>Sometimes other adults ask me why I love Disney World so much. Sometimes, they get it — they’re Disney enthusiasts too and want to talk about their favorite things there, or ask for travel advice.
But more often than not, they’re just not theme park people, or they view going to somewhere like WDW as a kid’s thing, or as cheesy, hokey or even redneck. Some think my husband and I are strange for going to Disney World without kids, though they might not express it. To those, I say, “pish-posh.”
I read a great guest column in the AllEars.net newsletter a couple weeks ago that I truly identify with. It was written by another woman within a few years of my age.
After returning from a trip to Disney World, the author writes:
When I arrived to work, my boss bit my head off. Multiple times. Then I had to fight downtown traffic to retrieve a very heavy box, that I then had to haul back to my car, which was several blocks away. By the time I got back into my car, I was ready to cry. My re-entry into the world from the Most Magical Place on Earth had been very rough. Why, I wondered, couldn’t everyday life be more like Disney World?
The author goes on to lists all the magical things that happen at Disney World, such as At Disney, you get to wear pins on your shirt declaring a special moment: ‘Just engaged!’ ‘Anniversary!’ ‘First trip!’ and everyone congratulates you. (One of my favorites, too)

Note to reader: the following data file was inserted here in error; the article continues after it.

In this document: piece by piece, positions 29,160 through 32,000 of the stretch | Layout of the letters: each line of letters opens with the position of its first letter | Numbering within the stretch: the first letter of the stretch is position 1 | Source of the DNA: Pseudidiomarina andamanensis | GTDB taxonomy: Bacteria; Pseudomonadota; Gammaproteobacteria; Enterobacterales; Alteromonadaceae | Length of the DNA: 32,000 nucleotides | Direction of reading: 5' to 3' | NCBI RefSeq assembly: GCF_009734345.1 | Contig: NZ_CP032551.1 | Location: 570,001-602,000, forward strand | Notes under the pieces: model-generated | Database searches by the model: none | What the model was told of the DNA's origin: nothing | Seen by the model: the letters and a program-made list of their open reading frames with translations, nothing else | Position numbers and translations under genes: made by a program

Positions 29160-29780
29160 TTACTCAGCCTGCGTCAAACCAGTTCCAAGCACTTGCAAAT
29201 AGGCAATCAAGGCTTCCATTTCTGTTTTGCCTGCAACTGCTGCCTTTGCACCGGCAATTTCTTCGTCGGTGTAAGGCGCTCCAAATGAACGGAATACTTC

Then, she goes on to say:
As I was driving back to my office (and calming down), it occurred to me that perhaps I needed to look at things a different way. Maybe the kick-start everyone needed was for someone to be nice to them. Since then, I’ve been trying to incorporate that Disney feeling into my everyday happenings. While it is impractical to wear mouse ears to work, or to expect your house to be clean whenever you come home, I have found a few little things that make a big difference. … While I might not have a chance to have breakfast with Mickey and Pluto every morning, Real Life Land does come with some pretty good perks.
Disney World is an escape from reality, a place to get away from all your adult responsibilities and revert back to childhood.
And I, like the author, have started thinking of my life here as Real-Life Land. There’s no need for fun ONLY at Disney World — you can incorporate that into your daily life, too. So I’m trying.
I’m trying to release a lot of that worry that I have here in Real-Life Land, and to be nice, and positive, and optimistic, and take charge, and make plans — and prepare for Real-Life Land just as much as I plan our Disney World itineraries.
Some crappy things have happened lately — an emergency trip to the vet with our dog Mango (she’s OK, and more to come on that later); the loss of a child for one of my coworkers; and of course all the normal stress of everyday life. But if I can learn to make Real Life just as great as a trip to Disney World, then my life will be all the richer for it.